Technology is changing the way we look at personal identification and identity protection. For a long time, identification documents such as driver’s licenses, passports, and identification cards have been the primary method of identifying someone. Biometrics technology is changing that up and bringing convenience and a number of other benefits to the table. It is going to be interesting to watch all the different uses and applications of this technology as they unfold.
What Is Biometrics Technology?
Biometrics involves measuring the physical characteristics of someone for the purpose of identification. Once these traits are measured, they can be analyzed and processed in the accompanying computer systems. Human beings have unique features that are different for each person. These include fingerprints and irises.
Biometric measurement often involves fingerprints. This is not a new concept because fingerprints have been taken for many years for personal identification, to investigate crime scenes, and for other important documents. Most of the time, ink and paper were used to take and store these fingerprints. Although this method proved very effective, there were a few drawbacks, including the quality of the prints taken and the security of the paper records. Taking fingerprints electronically solves both of these issues. Using biometrics technology uses standardized technology devices to take the fingerprints. These are automatically captured and stored electronically, which makes storage, searching, and processing much easier.
Biometric devices have a few components to them, which allow them to perform their important and sensitive function. There is the reader or scanner that measures and records the biometric feature that needs to be authenticated. The data recorded is converted to a standard digital format using specific software. This helps the data to be compared with the records on file. There is also a database storing the data records either locally or at a centralized location.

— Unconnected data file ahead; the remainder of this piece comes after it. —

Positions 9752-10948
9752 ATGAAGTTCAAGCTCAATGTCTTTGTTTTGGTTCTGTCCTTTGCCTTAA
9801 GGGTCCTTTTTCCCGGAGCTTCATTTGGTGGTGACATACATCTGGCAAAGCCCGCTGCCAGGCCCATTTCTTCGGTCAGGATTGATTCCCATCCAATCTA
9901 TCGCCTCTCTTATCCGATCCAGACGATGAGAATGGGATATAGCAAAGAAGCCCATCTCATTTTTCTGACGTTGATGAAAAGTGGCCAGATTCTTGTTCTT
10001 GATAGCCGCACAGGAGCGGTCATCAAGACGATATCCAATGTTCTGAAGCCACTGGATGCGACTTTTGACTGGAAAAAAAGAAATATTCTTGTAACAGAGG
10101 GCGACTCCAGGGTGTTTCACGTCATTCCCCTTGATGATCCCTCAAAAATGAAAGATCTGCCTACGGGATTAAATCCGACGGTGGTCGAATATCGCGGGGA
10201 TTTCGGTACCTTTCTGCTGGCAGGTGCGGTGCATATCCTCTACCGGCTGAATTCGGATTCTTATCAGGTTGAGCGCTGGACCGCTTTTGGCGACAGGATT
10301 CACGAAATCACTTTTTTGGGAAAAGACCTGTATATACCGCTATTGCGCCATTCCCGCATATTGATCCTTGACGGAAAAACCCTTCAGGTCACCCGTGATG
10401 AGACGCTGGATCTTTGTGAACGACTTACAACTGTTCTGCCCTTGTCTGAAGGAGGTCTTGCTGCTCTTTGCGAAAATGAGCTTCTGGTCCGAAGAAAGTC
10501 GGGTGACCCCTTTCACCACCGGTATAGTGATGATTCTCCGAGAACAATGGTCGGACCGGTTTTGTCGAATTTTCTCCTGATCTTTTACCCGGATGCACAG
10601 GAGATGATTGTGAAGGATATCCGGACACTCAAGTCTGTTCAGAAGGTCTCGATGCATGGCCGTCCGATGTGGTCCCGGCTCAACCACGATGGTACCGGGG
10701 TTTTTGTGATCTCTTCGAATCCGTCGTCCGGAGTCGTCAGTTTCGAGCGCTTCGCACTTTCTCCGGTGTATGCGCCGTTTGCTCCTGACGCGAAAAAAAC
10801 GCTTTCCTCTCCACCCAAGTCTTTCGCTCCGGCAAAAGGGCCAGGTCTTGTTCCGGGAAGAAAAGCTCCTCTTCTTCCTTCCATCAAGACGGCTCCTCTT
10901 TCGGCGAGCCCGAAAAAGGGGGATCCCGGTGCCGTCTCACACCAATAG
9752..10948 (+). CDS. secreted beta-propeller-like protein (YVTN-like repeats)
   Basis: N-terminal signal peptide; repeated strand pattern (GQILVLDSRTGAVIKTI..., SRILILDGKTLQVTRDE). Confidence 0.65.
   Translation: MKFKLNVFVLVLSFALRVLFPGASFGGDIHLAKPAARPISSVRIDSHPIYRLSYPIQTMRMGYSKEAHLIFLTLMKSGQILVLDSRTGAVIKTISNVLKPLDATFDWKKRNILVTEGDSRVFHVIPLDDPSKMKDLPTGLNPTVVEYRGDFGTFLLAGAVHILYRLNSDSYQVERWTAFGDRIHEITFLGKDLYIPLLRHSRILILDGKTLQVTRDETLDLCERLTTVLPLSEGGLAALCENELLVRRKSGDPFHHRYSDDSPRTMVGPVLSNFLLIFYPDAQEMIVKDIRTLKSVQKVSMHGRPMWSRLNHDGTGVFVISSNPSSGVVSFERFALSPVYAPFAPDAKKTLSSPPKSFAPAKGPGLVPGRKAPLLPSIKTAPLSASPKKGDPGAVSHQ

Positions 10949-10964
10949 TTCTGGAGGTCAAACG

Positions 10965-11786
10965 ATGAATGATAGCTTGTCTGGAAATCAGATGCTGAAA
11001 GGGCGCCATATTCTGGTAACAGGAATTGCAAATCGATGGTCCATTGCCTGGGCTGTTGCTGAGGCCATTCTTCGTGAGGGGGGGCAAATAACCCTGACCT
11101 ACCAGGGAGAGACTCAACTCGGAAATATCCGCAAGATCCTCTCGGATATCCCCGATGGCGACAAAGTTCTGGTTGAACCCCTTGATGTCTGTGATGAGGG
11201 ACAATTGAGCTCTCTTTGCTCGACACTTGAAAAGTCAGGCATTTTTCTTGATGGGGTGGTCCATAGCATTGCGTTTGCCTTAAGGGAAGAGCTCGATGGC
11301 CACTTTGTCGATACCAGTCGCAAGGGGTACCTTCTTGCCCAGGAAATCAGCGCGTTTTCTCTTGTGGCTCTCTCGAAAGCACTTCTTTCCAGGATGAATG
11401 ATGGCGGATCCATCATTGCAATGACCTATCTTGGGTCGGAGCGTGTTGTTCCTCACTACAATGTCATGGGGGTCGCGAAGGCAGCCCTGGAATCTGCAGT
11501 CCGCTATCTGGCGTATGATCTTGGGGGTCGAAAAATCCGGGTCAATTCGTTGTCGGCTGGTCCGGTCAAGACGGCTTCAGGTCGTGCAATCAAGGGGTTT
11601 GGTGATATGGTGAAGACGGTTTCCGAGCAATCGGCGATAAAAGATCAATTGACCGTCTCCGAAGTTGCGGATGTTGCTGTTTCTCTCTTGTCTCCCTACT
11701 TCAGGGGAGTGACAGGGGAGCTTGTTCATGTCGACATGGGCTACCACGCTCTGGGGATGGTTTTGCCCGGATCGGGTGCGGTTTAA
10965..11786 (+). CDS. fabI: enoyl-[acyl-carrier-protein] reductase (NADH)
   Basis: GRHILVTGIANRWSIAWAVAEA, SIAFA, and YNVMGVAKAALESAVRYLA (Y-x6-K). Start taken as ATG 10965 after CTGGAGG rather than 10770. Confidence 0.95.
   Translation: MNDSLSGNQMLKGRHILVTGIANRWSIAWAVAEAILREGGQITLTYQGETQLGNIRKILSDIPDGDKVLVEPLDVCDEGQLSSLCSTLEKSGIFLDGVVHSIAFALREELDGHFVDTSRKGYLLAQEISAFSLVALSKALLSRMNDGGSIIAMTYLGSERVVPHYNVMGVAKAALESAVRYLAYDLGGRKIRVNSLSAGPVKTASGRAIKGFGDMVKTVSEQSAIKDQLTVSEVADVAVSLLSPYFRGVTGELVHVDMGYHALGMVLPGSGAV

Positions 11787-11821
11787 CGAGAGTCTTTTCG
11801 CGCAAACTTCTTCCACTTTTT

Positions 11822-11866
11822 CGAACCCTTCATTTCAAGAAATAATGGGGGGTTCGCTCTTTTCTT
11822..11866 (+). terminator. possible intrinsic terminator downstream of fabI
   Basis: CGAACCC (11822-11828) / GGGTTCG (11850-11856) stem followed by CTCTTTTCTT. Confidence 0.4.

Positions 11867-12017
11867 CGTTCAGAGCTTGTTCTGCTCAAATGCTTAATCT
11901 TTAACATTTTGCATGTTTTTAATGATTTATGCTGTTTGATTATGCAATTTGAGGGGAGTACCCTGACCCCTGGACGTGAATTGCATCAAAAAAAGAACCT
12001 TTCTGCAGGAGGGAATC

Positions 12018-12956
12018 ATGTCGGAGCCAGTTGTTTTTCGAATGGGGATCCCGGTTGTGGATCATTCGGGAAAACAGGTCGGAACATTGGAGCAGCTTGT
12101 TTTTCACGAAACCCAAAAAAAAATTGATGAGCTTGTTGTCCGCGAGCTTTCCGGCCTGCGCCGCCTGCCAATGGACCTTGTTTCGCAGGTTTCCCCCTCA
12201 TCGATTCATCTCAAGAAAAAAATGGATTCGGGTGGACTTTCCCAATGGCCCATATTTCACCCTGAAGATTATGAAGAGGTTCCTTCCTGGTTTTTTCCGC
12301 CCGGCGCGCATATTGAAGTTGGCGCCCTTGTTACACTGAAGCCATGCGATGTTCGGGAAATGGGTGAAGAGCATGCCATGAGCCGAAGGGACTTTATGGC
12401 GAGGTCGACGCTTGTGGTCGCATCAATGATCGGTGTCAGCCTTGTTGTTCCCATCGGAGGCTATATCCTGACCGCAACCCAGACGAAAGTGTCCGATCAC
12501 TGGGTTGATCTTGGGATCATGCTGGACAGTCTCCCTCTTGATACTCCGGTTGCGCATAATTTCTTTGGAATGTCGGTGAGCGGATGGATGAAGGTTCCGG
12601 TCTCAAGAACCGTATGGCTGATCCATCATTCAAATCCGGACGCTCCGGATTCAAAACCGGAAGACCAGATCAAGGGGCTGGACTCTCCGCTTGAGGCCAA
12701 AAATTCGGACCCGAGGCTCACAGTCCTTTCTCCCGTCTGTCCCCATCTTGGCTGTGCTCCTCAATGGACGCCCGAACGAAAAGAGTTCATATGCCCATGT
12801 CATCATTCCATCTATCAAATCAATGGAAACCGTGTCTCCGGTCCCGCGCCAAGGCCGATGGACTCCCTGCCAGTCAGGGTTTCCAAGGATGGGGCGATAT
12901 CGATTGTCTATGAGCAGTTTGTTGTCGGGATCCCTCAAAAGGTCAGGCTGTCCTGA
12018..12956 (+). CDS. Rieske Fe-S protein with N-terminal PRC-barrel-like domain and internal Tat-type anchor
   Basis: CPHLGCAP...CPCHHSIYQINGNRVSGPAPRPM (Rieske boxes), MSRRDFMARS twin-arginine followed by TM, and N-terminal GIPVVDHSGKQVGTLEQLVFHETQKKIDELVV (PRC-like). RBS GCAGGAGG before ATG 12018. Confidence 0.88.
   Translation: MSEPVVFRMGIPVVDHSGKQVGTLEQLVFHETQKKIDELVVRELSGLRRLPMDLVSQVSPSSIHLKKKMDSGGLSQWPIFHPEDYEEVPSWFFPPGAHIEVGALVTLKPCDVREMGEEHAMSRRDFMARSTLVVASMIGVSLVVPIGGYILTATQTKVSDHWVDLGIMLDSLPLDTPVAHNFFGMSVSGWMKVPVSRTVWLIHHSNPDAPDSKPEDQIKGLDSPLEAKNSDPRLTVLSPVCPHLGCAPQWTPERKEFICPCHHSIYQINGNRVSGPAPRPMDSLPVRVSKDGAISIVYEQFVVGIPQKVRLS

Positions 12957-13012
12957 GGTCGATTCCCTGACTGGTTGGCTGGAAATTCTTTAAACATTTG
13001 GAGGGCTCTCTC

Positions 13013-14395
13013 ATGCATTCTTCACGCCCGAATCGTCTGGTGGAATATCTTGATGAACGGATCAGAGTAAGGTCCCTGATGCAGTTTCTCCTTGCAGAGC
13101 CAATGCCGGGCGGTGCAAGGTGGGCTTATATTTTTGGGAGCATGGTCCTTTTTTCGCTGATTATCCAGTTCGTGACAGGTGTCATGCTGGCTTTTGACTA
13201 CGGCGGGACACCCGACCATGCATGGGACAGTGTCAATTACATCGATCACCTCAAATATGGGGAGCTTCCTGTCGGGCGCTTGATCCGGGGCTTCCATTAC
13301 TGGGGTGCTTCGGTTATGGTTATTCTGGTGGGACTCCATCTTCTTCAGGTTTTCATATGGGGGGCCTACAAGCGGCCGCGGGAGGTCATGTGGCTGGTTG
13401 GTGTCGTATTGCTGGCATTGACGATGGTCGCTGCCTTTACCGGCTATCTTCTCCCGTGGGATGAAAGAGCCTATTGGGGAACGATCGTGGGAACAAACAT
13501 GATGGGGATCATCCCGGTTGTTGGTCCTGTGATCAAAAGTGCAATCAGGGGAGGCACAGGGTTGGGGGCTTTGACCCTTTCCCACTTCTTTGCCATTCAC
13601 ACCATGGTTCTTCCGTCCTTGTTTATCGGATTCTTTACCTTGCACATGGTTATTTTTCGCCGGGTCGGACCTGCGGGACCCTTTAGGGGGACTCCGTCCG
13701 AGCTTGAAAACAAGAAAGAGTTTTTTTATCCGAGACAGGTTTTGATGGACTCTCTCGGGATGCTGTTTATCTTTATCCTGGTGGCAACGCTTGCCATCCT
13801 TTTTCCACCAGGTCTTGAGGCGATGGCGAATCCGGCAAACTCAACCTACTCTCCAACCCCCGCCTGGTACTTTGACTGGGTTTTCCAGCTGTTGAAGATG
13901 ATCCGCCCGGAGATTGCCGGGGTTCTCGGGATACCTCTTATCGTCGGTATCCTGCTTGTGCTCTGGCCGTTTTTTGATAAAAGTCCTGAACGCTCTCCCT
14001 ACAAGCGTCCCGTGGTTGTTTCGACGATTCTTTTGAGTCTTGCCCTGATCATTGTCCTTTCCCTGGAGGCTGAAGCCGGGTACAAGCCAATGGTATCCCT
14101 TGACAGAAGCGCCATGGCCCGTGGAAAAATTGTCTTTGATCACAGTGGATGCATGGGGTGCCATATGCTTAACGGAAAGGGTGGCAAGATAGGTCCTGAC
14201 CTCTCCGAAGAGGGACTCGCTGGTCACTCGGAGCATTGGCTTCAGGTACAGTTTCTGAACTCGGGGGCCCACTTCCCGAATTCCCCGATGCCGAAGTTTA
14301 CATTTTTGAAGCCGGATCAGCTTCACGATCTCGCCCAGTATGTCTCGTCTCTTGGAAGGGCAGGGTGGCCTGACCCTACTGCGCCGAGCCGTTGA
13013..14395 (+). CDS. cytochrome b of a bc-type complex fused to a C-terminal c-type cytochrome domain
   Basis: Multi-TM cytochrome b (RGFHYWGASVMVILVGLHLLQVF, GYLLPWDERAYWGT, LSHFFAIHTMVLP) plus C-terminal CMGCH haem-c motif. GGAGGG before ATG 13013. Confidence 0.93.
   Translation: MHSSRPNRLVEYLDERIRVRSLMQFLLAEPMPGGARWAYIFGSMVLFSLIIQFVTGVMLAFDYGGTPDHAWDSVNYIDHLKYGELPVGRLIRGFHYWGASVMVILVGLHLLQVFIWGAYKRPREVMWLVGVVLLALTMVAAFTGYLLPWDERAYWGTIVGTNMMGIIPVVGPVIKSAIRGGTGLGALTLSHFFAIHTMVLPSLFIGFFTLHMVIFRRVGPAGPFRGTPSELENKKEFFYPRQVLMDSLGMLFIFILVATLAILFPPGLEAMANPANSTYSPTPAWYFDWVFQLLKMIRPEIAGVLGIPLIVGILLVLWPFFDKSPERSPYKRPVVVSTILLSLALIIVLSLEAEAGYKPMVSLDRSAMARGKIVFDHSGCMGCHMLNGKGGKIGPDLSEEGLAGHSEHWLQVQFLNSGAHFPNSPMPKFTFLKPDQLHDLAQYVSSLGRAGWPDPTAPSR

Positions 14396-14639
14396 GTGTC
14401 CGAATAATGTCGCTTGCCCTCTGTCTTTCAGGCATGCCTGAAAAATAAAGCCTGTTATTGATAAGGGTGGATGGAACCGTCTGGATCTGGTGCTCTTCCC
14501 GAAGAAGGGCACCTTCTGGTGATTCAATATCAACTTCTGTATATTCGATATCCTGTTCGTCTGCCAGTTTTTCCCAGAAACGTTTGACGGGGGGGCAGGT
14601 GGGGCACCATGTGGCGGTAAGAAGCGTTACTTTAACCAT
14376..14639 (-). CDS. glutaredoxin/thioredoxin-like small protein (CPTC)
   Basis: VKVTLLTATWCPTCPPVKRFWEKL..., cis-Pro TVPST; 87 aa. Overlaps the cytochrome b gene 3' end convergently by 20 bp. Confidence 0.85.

There are many different features that can be used in biometric verification. The most common are the physiological traits of the person being authenticated. Examples of these measures include fingerprints, facial recognition, iris recognition, voice recognition, and DNA matching. Behavioral characteristics can also be measured for biometric verification purposes. These measure the unique way that someone acts. Examples of these include walking gait, typing patterns, and other particular gestures.
Applications of the Technology
The use of biometrics is increasing in different settings such as airports, workplaces, residential buildings, retail outlets, and many more. Biometric systems have a natural home in law enforcement where identifying people is part and parcel of everyday work. Border control and the healthcare system also rely on personal authentication for the services they provide.
The two main driving forces behind the use of biometric verification are therefore convenient and security. There are definite advantages to this technology. People don’t have to remember as many passwords or carry many identification documents or keys. Biometric measurements also boost security because they are hard to fake or steal, unlike documents and passwords. This means fewer cases of identity theft. These measures are also easy to use and can save a lot of verification time. Other benefits include less storage space required and little change of the data over time.
There are also a few disadvantages of using biometric verification as well. Implementing the complete system can be an expensive exercise. The security of the databases storing the biometric records is a primary concern. Cybersecurity threats such as hacking need to be guarded against. The system is not always faultless, and when it does not measure all the data required, this prevents proper identification of the individual. False rejects or accepts can also occur. Personal injuries can also affect where a person’s features can be accurately measured or not.